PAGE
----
The good news is that if you do use T-Mobile or AT&T, this is a speedy, capable Android phone that you can use on either carrier freely (and travel with worldwide) since it’s not locked to any single network. The bad news is that it’s hardly your best choice.

Baby Got Back

Like nearly every Sony Xperia smartphone for the past five years (and what seems like every major smartphone in 2018), the XZ2 is a waterproof glass sandwich with smooth aluminum oozing out the sides. This year, it’s practically Double Stuf’d, too. The Gorilla Glass back bows toward the middle, making it one of the thickest high-end phones, at the waist, you can buy. It’s about 11mm, or roughly as thick as an iPhone 4, if you can remember that far back.

It’s noticeably fatter than a OnePlus 6 with a case and is nowhere near as slim as the LG G7 and Galaxy S9 this year. Sony says its design is meant to fit “perfectly in your hand,” but once you put a case on it (and you probably should), it feels like a real handful.

There doesn’t appear to be any important technological reason for the bulge, but dead center at its thickest point is Sony’s new rear fingerprint sensor, which sits lower than it does on many phones. Previous Xperia phones have had the fingerprint sensor built into the power button on the side, which was a unique solution, but worked pretty well. Now, it’s easy to accidentally place your finger an inch too high and smudge up the equally round camera instead of unlocking your phone. Sigh.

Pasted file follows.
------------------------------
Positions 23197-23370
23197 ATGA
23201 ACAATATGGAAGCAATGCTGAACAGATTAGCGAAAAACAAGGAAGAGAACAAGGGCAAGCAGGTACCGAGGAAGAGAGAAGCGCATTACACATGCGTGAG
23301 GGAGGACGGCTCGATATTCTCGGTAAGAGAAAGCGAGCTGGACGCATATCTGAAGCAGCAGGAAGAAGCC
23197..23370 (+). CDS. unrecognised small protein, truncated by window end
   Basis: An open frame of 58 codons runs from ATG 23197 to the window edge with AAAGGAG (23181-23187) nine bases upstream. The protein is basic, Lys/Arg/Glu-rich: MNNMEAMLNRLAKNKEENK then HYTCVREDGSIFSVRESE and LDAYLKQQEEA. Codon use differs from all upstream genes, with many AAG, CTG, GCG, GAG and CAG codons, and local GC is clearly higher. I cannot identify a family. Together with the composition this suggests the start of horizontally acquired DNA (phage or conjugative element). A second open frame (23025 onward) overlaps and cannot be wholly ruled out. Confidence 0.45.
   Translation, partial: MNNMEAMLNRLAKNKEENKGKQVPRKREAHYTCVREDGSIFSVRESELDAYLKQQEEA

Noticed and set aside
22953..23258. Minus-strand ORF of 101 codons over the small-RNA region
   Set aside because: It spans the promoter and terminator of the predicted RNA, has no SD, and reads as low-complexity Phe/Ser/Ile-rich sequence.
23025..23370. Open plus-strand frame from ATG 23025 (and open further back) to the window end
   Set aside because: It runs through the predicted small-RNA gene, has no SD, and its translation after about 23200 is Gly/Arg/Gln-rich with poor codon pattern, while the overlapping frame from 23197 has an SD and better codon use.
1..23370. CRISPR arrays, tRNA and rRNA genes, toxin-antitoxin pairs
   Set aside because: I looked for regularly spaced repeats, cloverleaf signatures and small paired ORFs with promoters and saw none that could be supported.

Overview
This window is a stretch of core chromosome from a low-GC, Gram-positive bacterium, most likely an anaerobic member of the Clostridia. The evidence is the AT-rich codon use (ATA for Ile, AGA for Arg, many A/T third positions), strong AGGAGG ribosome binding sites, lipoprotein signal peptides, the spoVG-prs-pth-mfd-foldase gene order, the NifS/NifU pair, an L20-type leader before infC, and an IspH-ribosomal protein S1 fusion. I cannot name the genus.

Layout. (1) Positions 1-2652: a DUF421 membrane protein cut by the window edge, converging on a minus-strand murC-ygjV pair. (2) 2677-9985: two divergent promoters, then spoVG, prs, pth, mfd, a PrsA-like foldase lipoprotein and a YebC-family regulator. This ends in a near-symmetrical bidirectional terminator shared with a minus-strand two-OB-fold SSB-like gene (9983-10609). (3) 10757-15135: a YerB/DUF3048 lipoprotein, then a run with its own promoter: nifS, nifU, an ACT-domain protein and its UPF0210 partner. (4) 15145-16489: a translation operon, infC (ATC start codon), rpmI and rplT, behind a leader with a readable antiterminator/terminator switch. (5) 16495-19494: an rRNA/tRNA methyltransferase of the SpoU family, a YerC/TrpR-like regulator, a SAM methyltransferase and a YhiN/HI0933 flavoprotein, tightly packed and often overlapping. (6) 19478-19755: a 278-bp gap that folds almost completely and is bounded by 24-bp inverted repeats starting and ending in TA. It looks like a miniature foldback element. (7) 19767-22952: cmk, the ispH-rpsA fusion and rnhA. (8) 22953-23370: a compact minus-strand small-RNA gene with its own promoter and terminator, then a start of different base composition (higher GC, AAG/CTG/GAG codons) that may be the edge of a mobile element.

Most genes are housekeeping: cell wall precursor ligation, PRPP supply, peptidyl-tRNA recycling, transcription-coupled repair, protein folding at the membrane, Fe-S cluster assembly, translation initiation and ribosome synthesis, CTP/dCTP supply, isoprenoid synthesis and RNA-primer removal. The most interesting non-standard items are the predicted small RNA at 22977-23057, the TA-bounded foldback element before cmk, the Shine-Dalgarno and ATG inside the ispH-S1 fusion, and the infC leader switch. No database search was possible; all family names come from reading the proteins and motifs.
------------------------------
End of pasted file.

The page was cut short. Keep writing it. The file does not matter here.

Sony

Sony’s power button and volume toggle are both on the right side with equally odd (though very Sony) placement. It took a couple days to get used to the unique arrangement, but eventually my brain adapted. The phone has a nice fingerprint resistant coating on it, but it’s also rather slippery to hold. Because only the middle of the phone touches a surface when you set it down, the XZ2 is prone to diving off the arms of couches as well.

The speakers on the Xperia XZ2 are decent and don’t distort as much as some smartphones, though Sony’s weird new “Dynamic Vibration” feature that vibrates the phone to add immersion to songs is a ridiculous gimmick. You’ll also want to invest in some Bluetooth headphones because there is no 3.5mm audio jack. Sony includes a USB-C headphone adapter, but who wants to fiddle around with dongles every day?

No Notch-sense

I didn’t think I’d see a notchless high-end phone this year, but surprisingly, the XZ2 has a standard 5.7-inch LCD screen. It’s a bit taller than some, but there is no cutout up top. Instead, it’s a pleasant, familiar rectangle with a little space on the top and bottom. It looks untrendy, but works wonderfully. The LCD only packs a 1080p pixel resolution, but much like the OnePlus 6, those pixels look stellar.

Since it runs Google’s new Android Oreo operating system, the menus also look modern. Sony has mostly abandoned a lot of its custom interface designs, and that’s good news for us, and will hopefully enable this Xperia to get more frequent security and feature updates.